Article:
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other school, as we have seen, regard the moral laws as being themselves merely physical laws, which by a necessary evolution, are in process of bringing about human morality, and therewith the ideal harmony between egoism and altruism, between happiness and duty. But the question is, whence do physical laws derive the power of becoming moral laws ? By what force is egoism transformed into altruism? Must there not be some motive power, which impels nature to rise above herself? And assuming that, when at last the ideal limit and the end towards which this progress tends has been reached, nature and virtue will be one (for even Kant admits that in the kingdom of ends virtue becomes holiness), still, in the interval that lies between us and this ideal state, in our present life in fact, it is through the idea of duty that each step is won, it is this notion alone that prompts the effort without which there can be no progress.





And as

THE first inclination of the human mind is to act without questioning itself. In the beginning of mental life the distinction between thought and the object of thought is not clearly perceived. But man falls into error, and the moment he becomes conscious of this, his mistrust is awakened. When later he discovers the contradictions of human opinions, his confidence is still further shaken. Then thought, which was at first directed to external things, turns upon itself. soon as we begin to reflect upon our own thought, to speculate as to its value, we have reached the first period of doubt, and whether we are to get beyond this stage or not, we are henceforward obliged to face the most formidable of all philosophical problems: Is the human mind capable of attaining certitude ? Have we the right to expect it?

Every system of philosophy is a direct or an indirect answer to this question. The Dogmatists in divers ways affirm the harmony of thought and its object. They recognize, it is true, the existence of two terms, the ego and the non-ego, matter and mind, but they are terms between which thought itself constitutes a natural connection. The Sceptics deny the possibility of knowledge: they either oppose the mind to the object which it strives to know but can never reach ; or, imprisoning thought within itself, they seek to discourage it by the spectacle of its own contradictions. Lastly, seeing the impossibility of vindicating knowledge if we accept the existence of an object opposed to the mind and having nothing in common with it, or into the essence of which it is, to say the least, impossible to penetrate, the Idealists derive from the subject itself the object of knowledge, and admit nothing as real but the intelligible. Between these extreme theories we find intermediate solutions, in the history of which we see the efforts that have been made by the mind not to yield its dominion altogether, while yet allowing its own place to scepticism,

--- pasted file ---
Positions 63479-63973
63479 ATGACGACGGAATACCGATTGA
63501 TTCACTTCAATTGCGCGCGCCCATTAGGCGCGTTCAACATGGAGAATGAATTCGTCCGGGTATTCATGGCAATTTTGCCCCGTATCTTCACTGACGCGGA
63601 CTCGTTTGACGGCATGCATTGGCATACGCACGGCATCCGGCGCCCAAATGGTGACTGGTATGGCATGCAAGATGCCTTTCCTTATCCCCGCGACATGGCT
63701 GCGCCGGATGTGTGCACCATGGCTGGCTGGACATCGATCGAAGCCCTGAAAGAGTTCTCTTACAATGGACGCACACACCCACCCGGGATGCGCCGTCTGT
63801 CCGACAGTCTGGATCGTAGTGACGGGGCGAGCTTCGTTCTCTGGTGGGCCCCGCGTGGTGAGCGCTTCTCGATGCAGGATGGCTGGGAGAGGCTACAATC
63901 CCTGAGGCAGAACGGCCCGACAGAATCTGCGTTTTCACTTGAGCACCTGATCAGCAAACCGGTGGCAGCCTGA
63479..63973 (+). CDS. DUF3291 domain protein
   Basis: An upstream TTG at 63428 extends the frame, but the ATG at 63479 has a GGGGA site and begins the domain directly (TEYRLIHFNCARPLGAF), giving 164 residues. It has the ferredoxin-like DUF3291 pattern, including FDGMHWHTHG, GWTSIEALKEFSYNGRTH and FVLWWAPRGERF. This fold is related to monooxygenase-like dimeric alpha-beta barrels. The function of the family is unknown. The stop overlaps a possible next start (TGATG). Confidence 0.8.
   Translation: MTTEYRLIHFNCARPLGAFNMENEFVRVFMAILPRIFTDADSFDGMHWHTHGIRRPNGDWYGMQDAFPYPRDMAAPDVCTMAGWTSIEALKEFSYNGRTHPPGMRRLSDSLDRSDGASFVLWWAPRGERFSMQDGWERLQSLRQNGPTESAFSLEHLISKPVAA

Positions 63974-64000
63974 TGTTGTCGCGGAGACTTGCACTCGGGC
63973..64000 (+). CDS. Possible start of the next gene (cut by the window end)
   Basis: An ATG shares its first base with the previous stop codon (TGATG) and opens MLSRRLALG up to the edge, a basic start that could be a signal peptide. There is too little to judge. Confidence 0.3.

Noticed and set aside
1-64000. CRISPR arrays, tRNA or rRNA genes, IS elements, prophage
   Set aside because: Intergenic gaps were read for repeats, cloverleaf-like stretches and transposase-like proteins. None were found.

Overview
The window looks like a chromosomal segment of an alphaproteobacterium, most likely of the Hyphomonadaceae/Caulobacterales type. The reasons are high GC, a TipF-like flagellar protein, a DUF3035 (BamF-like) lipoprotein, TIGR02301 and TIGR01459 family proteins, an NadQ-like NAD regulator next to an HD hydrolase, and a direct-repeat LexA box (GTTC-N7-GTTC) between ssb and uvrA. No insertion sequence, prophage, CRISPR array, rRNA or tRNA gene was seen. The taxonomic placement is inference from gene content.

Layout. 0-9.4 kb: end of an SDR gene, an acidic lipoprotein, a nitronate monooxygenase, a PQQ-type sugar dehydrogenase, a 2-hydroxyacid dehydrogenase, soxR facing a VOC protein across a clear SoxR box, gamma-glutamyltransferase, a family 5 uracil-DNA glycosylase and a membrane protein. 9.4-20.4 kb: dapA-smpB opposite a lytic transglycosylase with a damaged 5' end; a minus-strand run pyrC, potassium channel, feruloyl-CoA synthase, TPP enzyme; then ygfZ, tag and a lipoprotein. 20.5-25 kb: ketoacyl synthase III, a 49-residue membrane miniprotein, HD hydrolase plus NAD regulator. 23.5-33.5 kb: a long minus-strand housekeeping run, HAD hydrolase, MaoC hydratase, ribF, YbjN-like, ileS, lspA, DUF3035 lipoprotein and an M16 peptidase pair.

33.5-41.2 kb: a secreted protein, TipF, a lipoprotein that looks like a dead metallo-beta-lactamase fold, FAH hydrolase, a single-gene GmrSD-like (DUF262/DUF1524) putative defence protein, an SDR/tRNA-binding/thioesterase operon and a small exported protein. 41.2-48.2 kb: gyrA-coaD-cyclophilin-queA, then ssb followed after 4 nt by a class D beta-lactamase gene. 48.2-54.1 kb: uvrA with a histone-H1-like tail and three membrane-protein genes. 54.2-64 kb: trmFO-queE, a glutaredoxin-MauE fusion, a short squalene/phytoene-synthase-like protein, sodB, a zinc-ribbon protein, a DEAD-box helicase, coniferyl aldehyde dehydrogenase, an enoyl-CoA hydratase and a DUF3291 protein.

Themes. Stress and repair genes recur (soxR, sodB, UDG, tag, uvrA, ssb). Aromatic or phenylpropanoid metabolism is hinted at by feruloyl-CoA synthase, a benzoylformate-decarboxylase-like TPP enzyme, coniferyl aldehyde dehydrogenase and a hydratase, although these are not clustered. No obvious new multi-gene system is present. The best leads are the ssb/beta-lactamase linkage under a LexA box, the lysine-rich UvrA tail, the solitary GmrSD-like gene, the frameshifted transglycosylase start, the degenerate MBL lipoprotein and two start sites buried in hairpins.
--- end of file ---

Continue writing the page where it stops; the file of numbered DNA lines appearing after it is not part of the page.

Pre-Socratic Philosophy: Antithesis between Sensible and Rational Knowledge. The Origin of Sophistry. Sophistry and the Law of Contradiction,

At the first awakening of Greek thought the question did not yet present itself, so that it can hardly be said that any solution of it was given. There was, however, an entirely instinctive, spontaneous, or, so to speak, unconscious solution, in which we recognize the natural and primitive tendency of the human mind, and which is implied in the very fact that the problem did not exist. The mind had before it the world of nature, and did not yet consider itself as a separate thing. The Pythagoreans and the Eleatics, Empedocles, Democritus, and Anaxagoras all attempted an explanation of nature, but never thought of raising any doubt as to our means of knowing it; philosophy, at this first period, was an unconscious dogmatism.

No doubt this dogmatism was not without some reservation. Xenophanes complains of the difficulty we have in discovering truth, and he adds, that even, when by chance we come upon (Túxol) the true, we are never sure of possessing it; Sókos démi πασι τέτυκται. Nevertheless Xenophanes sets forth, with the most complete conviction, his own views concerning the gods. We find the same complaint and the same dogmatism in Empedocles (V, 36 sq.) and in Democritus (Sext. Emp. Adv. Math. VII). But we must not attribute to these ancient philosophers the theories that would seem to be implied in some of their principles. Because Heraclitus affirms the union of contraries, we must not, like Aristotle (Metaph. X, c. 5), accuse him of having denied the law of contradiction, and hence the possibility of any certitude. He had no idea of the law of contradiction; he had not even a clear notion of what a contradiction is.

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